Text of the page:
Judge Sotomayor’s Environmental Record
Now that President Obama has nominated her for a seat on the U.S. Supreme Court, U.S. Court of Appeals Judge Sonia Sotomayor’s record as a federal court judge will be under the microscope. Political pundits, legal scholars and advocacy groups from across the political spectrum will all be scrutinizing Sotomayor’s extensive record as a federal district court and U.S. Court of Appeals judge, in their understandable efforts to discern what kind of Supreme Court justice she’d be.
So what do the tea leaves reveal concerning Judge Sotomayor’s environmental record and philosophy? Not much, as it turns out.This shouldn’t come as much of a surprise. The Second Circuit, on which Judge Sotomayor has sat since 1998, is not a hotbed of environmental litigation. (Compare the environmental output of the Second Circuit to that of the Ninth or D.C. Circuits, for example; the contrast is striking.) A review of Sotomayor’s decisions on the Second Circuit reveals lots of immigration, search and seizure, employment and habeas cases, but only a handful of environmental decisions.
Legal Planet blog colleagues Dan Farber and Jonathan Zasloff have already written about a couple of those cases. As Dan notes, Judge Sotomayor’s opinion in Riverkeeper v. USEPA, 475 F.3d 83, is without question her most well-known environmental decision, because the Supreme Court recently reversed her opinion in that case, in Entergy v. Riverkeeper. And Jonathan’s correct that her panel’s failure to issue a decision in an important climate change case, Connecticut v. American Electric Power–some three years after it was argued and submitted–is troublesome.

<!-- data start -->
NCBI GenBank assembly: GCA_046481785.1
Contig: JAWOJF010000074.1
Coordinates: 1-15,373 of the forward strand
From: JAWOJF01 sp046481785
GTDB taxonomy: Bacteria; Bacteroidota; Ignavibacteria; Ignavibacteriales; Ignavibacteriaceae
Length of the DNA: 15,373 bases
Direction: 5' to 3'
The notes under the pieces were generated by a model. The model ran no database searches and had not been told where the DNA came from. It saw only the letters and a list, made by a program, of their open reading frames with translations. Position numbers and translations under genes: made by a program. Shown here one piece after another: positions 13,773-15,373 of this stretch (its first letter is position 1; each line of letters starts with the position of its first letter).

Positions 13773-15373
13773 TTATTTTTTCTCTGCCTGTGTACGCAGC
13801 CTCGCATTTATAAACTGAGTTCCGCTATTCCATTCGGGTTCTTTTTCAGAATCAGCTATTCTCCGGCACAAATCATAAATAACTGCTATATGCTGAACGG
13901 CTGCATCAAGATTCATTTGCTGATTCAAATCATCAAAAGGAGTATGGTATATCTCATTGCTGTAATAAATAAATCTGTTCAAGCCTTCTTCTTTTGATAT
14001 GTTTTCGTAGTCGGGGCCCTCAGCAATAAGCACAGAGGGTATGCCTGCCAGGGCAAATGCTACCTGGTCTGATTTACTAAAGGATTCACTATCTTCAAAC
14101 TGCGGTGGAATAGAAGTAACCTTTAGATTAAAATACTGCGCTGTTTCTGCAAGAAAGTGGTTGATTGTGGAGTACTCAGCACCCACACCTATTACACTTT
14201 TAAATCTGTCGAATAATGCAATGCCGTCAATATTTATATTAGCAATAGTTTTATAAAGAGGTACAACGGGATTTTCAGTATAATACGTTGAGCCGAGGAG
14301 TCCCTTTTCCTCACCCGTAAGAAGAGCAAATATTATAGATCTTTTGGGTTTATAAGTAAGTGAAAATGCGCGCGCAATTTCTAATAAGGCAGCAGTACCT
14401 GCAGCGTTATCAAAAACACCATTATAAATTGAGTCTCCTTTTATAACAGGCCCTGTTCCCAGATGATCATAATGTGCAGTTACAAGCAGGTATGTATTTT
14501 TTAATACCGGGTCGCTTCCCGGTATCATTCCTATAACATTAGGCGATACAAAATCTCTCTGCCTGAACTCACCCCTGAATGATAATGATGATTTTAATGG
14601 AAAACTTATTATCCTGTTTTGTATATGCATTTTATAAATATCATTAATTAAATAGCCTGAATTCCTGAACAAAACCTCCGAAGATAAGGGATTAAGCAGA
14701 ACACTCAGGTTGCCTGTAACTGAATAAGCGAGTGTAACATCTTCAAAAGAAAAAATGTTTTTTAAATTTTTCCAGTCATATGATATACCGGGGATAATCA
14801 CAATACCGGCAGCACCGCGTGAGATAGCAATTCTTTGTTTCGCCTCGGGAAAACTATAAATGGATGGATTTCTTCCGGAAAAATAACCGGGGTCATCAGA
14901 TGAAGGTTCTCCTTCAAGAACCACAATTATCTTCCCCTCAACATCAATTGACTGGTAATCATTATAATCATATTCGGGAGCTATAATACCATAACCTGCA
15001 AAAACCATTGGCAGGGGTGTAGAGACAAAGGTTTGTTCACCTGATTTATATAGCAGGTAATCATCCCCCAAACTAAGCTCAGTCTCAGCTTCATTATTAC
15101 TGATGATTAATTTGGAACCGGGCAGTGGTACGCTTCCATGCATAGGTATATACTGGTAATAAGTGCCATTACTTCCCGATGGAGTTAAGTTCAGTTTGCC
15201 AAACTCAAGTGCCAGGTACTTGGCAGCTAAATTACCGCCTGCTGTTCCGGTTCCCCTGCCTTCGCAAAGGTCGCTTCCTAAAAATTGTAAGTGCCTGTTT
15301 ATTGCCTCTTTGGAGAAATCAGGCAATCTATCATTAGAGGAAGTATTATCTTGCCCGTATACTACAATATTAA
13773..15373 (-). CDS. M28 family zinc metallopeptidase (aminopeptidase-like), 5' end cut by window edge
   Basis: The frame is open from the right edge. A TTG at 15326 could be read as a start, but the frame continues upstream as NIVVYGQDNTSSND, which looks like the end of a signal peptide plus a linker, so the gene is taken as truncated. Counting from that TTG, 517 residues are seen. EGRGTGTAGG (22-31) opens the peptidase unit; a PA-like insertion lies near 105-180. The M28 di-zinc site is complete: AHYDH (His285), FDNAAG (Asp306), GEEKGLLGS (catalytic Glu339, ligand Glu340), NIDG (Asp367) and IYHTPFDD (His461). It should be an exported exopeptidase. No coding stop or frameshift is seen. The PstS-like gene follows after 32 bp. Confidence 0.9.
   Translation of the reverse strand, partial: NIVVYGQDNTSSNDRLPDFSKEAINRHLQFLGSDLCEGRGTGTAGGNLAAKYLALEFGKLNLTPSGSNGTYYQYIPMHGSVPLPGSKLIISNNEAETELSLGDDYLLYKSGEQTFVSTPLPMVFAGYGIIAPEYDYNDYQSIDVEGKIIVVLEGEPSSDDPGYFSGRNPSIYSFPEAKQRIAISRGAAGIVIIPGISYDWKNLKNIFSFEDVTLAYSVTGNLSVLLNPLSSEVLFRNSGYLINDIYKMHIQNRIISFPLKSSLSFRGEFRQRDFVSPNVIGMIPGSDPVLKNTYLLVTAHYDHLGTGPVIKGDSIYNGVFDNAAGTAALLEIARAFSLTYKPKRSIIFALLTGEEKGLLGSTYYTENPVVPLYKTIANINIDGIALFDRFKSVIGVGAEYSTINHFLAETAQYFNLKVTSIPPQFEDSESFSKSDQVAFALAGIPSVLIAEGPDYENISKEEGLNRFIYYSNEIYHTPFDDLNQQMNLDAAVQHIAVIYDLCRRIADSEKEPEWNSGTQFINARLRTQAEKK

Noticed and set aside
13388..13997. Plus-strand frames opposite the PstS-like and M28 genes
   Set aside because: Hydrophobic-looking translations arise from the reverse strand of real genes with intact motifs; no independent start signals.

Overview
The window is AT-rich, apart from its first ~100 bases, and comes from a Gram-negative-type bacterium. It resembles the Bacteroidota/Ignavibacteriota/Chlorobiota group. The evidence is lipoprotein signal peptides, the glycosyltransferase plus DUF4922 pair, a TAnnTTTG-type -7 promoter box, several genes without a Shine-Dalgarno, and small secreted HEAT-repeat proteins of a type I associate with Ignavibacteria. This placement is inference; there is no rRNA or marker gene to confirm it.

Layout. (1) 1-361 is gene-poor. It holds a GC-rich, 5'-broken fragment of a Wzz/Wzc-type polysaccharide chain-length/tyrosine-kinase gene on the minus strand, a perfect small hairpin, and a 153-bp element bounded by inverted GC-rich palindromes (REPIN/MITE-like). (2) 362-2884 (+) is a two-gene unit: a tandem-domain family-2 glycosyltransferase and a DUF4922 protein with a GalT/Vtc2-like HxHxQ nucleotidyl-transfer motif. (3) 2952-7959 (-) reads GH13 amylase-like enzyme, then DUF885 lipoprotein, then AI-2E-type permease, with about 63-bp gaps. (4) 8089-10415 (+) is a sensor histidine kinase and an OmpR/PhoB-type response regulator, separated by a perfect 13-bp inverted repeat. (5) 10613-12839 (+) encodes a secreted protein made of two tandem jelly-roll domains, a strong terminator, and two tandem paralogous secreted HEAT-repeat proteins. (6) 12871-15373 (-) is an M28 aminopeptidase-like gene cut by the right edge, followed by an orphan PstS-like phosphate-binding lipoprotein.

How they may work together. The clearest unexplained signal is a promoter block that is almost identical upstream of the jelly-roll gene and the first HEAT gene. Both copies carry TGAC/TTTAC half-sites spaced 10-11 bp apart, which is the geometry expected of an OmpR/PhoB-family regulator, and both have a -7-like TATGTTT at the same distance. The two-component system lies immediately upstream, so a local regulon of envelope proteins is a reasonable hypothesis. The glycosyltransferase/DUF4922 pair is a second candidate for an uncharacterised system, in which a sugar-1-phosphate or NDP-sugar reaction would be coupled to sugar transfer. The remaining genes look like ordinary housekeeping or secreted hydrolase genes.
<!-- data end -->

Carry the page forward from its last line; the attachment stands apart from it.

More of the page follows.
But there are a handful of others cases that provide at least some hint as to Sotomayor’s philosophy in environmental cases. The only other, major environmental decision authored by Judge Sotomayor on the Second Circuit is New York v. National Service Industries, 460 F.3d 201 (2006), a Superfund case in which New York sued a company to recover the state’s costs of cleaning up a hazardous waste site. Sotomayor and the Court of Appeals found in favor of the company, concluding that it was not liable for the acts of another, only loosely-related firm.
Two other decisions in which Judge Sotomayor didn’t write the opinion but voted in the majority are also instructive: in Environmental Defense v. USEPA, 369 F.3d 193 (2004), Sotomayor and her colleagues rejected an environmental group’s challenge to EPA’s approval of New York’s plan to attain air quality standards for ozone pollution. And in Natural Resources Defense Council v. Abraham, 355 F.3d 179 (2003), her panel sided with a coalition of states and environmental groups that had challenged the Bush Administration’s efforts to roll back national energy conservation standards for appliances. (Full disclosure notice: this author represented plaintiff State of California in the latter litigation.)
What to make of Judge Sotomayor’s admittedly slim body of environmental work? Simply this: Sotomayor is not a predictable vote for environmentalists, industry, states or the federal government in environmental cases. Instead, she seems to weigh each case on its own merits, while displaying considerable skill in grasping the often arcane science and administrative history that form the basis of much modern environmental litigation.
In short, Sotomayor appears to be a deliberate, thoughtful jurist who, in the words of Chief Justice Roberts, serves as a neutral umpire in environmental cases, calling judicial “balls and strikes” dispassionately and objectively.
Not the ideologue conservative commentators portray and for which at least some segments of the environmental community might yearn. But someone who’s likely to survive the often-brutal Senate confirmation process and serve with distinction on this nation’s highest Court.